Obviously, this is a more complex and detailed filing, and, certainly, will be closely scrutinized. While you can file your own proofs of claim, we can also do it for you.

     Creditors must be very careful to fully redact ALL “identifying data” (this includes procedure codes and/or other identifying treatment references for healthcare providers) on court filings to help protect debtors’ vital information from identity theft. Failure to do so will result in a court award of sanctions and attorney’s fees. Several local bankruptcy attorneys are reviewing all proofs of claim in their cases to spot possible violations. I have already had clients who have filed their own proofs of claim and been sued for violations. This is a very expensive problem.

     Accordingly, I am still offering a “flat rate” fee for filing your proofs of claim and ask that you consider taking advantage of the same. In the end, I think that this will be a less costly and better alternative for you. I will file your first proof of claim in a case for a charge of one normal one hour billing rate ($250.00). Second and subsequent pleadings for the same case will be billed at one half hour, and one quarter hour respectively.

     I invite you to please call me so that we can discuss your questions.

Monday, November 3, 2014

Bankruptcy: Dischargeability of Student Loans

     Student loans generally are non-dischargeable debts and pass through the bankruptcy process unaffected. Congress has provided that government-guaranteed student loans are nondischargeable in bankruptcy unless the debtor can demonstrate that the repayment of such student loans would constitute an undue hardship under Bankruptcy Code 523(a)(8).  However, there are exceptions that allow for dischargeability.  In this blog and a December blog, I will review three cases to examine the application of Bankruptcy Code §523(a)(8) concerning the dischargeability of student loans.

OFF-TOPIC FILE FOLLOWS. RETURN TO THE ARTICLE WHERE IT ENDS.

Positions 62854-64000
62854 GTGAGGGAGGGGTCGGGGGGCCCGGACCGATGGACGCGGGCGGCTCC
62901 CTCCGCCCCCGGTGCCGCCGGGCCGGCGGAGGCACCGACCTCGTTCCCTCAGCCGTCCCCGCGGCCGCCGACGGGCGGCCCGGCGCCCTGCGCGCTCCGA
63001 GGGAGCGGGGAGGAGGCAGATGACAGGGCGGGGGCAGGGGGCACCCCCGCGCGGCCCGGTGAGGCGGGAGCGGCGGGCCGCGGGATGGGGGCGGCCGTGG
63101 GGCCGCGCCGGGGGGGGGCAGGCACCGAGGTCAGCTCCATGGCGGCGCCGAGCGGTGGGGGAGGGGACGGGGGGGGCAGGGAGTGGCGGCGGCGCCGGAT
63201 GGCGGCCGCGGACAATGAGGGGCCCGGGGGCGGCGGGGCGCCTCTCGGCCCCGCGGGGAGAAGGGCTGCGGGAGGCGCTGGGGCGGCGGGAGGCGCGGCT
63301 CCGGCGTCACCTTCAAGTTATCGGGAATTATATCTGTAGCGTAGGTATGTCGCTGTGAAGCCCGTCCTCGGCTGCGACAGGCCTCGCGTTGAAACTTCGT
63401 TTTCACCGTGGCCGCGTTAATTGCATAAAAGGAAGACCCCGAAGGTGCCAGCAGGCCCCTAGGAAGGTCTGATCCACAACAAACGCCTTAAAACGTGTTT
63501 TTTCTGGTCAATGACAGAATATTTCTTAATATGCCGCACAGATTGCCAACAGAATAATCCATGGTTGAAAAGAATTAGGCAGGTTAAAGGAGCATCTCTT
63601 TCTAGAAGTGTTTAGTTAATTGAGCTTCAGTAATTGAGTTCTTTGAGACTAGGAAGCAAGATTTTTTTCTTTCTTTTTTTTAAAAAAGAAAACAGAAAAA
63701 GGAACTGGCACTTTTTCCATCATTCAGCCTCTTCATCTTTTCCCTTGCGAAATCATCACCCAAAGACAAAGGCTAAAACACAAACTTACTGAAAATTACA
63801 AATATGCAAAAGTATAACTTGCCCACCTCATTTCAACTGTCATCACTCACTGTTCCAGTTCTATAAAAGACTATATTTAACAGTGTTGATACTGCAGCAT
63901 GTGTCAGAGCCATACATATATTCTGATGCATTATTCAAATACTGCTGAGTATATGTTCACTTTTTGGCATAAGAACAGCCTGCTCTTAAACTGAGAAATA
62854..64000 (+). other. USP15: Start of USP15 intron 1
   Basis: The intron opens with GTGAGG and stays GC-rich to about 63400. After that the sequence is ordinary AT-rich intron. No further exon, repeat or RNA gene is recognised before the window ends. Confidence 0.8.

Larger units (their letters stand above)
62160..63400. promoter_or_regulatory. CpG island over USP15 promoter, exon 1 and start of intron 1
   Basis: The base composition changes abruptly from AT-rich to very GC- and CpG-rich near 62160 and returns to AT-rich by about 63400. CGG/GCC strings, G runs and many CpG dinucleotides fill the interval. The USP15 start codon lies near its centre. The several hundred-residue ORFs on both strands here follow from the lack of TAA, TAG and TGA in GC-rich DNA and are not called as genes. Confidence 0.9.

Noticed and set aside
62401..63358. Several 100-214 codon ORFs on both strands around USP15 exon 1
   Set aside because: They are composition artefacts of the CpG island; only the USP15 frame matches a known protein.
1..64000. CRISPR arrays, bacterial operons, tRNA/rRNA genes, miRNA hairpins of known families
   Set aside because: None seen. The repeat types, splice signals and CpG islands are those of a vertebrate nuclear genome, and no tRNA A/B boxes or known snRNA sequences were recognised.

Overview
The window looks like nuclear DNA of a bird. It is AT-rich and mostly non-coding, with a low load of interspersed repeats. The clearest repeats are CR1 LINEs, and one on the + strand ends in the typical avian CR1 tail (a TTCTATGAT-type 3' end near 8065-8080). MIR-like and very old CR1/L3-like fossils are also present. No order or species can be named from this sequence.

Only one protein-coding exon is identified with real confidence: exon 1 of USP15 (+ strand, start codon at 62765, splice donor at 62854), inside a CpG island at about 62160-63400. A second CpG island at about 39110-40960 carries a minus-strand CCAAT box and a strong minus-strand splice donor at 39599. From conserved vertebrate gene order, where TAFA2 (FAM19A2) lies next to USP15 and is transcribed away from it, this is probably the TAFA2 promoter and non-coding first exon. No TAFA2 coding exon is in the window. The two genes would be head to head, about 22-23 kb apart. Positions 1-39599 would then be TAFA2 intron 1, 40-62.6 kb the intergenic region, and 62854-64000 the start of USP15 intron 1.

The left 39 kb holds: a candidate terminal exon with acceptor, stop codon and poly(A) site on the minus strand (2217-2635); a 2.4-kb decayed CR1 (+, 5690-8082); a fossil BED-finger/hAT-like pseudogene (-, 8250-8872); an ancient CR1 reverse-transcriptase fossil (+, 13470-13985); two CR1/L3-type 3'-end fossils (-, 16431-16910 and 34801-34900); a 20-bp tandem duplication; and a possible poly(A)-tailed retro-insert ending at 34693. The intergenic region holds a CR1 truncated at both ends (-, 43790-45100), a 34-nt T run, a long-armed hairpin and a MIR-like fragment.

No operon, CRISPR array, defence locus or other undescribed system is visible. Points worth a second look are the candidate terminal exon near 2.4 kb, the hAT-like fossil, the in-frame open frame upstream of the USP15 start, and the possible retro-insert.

The first case is Murphy v. CEO/Manager, Sallie Mae, heard by the United States Bankruptcy Court at Norfolk, Virginia.  In Murphy the court found as fact that the debtor’s nine year old daughter was permanently disabled, as she suffered from Pfeiffer syndrome.  This disability caused the debtor to discontinue her medical education.  It also impeded the debtor’s ability to work.  The loans in question totaled $58,000.00, on which no payments were ever made.  However, the debtor’s husband earned $82,000.00 annually.  Further, the debtor’s evidence illustrated a monthly family disposable income of $400.00.  The debtor argued that the family’s net disposable income was not available to repay her student loans because she and her husband had a savings account in the event that he was laid off.  At the time of the bankruptcy, the account had $2,500.00.  The court further noted that based upon the debtor’s testimony that her son was changing from private school to public school, it was logical to presume that there was an additional $507.00 per month available from the savings in private school tuition plus an extra $109.00 per month paid on an automobile that would be available for student loans.  Eliminating these household expenses and adding these to the $400.00 already noted as per month disposable net income to pay toward the student loan debt.

     The Court stated that it was doubtless that the debtor’s burden of caring for her disabled child was immeasurable, and her disappointment in her inability to complete her medical education immense. However, discharge of a student loan must be founded on more than notions of fairness or sympathy. Because of the debtor’s husband’s successful employment, the debtor and her dependents enjoyed an income well in excess of nearly all who seek undue hardship discharge, and a substantially more comfortable lifestyle than the minimal one contemplated by the criteria for a hardship discharge. Accordingly, the court found that the student loans were non-dischargeable, and thus denied the debtor’s motion to discharge her student loans due to hardship under Bankruptcy Code §523(a)(8).